No one should find the forced separation of children from parents a preferred way to exercise federal government power. What is happening in Texas and elsewhere doesn’t represent how civilized Americans treat children – not now, not ever. This isn’t about politics. This is about humanity.
The country is in an uproar and, to no one’s surprise, divided. Federal immigration authorities have ramped up practices that part parent from child. They do so to allow the federal government to prosecute the mom or dad for criminal violation of immigration laws. Kids can’t go to jail, so they’re taken away and the U.S. government for the moment becomes mom and dad.
This accelerated after U.S. Attorney General Jeff Sessions in April declared “zero tolerance” for those sneaking into the U.S. If you come across the border illegally, you’re going to be treated as a criminal. “A crisis has erupted at our Southwest border that necessitates an escalated effort to prosecute those who choose to illegally cross our border,” he said in his April 6 announcement.
In recent days, reports have piled one top another what this all means. The most obvious: Hundreds of children suddenly find themselves among strangers, no idea of their fate, and a vague sense of what has become of mom and dad.
The Associated Press reported over the weekend on the visit to a small Texas shelter housing some of these children. Dr. Colleen Kraft of the American Academy of Pediatrics spotted a toddler who “was crying uncontrollably and pounding her little fists on a mat,” the AP reported. The academy verified to the Malheur Enterprise that the account of what Kraft saw was accurate.
Other reporting has been sensationalistic and overheated, adding volume where none is needed. But the voices speaking up run the spectrum. U.S. Rep. Greg Walden, our local congressman, said the situation was “heartbreaking.” Evangelist Franklin Graham called the act of separating kids from parents “disgraceful.” Former first Lady Laura Bush wrote in a guest opinion the practice was “immoral” and “cruel.”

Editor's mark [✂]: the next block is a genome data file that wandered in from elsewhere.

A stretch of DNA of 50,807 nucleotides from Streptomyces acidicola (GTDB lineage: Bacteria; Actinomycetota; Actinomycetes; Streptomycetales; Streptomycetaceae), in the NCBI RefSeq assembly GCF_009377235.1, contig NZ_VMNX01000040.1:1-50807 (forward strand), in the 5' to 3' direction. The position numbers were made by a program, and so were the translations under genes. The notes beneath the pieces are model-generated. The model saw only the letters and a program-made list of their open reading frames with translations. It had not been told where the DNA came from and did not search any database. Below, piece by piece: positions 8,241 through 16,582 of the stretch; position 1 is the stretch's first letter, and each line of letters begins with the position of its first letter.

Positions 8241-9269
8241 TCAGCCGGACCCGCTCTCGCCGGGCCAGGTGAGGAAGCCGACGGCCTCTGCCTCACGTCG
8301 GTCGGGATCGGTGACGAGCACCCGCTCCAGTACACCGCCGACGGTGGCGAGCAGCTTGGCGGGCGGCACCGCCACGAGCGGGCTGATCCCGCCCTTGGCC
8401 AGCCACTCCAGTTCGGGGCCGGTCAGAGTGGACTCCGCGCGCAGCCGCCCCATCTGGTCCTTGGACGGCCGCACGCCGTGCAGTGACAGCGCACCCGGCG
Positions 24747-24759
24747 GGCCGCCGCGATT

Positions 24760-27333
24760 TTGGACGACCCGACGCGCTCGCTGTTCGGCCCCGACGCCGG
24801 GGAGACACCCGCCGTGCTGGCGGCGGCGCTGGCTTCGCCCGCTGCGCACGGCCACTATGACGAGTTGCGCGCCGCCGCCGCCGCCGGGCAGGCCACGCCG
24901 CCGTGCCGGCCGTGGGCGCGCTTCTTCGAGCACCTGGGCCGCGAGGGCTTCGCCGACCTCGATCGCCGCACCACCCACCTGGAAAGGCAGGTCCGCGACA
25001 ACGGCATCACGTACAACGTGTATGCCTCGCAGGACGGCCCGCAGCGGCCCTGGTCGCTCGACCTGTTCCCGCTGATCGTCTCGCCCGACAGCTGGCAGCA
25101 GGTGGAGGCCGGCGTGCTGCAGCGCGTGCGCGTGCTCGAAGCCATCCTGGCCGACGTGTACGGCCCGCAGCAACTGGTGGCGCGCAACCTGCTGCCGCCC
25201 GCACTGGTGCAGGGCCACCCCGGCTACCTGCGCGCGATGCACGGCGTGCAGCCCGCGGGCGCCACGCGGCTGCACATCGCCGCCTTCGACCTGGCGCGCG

The federal government over the weekend tried to shift blame elsewhere. On Sunday, Kirstjen Nielsen, secretary of the Department of Homeland Security, said in a public tweet: “We do not have a policy of separating families at the border.” Then on Monday before the National Sheriffs’ Association, she defended such separations. She also said that “misreporting” by the press and Congress distorted what was happening. The Enterprise reached out to her agency to reconcile the statements and get examples of the misreporting we could share. We’re still waiting, and the public deserves the truth from its top officials.
There is enormous debate in this country about immigration – what to toughen, what to change, who’s to blame, and what’s the cost. We can’t even agree on what to call the temporary compounds housing children. Are they in cages? Or are they in dorms that have chain link walls?
Frankly, we don’t care about the semantics or the politics. No 2-year-old toddler should be a victim of a political debate. No teenager should be turned into an attendant, changing diapers on strangers’ children inside those chain link compounds. Young boys shouldn’t be left to idle away hours, sitting on cots, hugging around them “space blankets” that sure don’t smack of home.
As a society, all of must care about and deplore the disruptive treatment of children who did little more than hold their parents’ hands. No one, not a soul among us, should feel the kids got what they deserved, or that it is the parents’ shame, not ours, that some children now see the world through the “X”s of a metal fence.
And this should be especially distressing to those who call Malheur County home. We are a community built on immigration and migrants. We have an economy dependent upon the hard-working individuals who make their way here not to rob or steal or attack but to sweat and strain and survive. Malheur County especially should raise its collective voice to these family separations: Enough. – LZ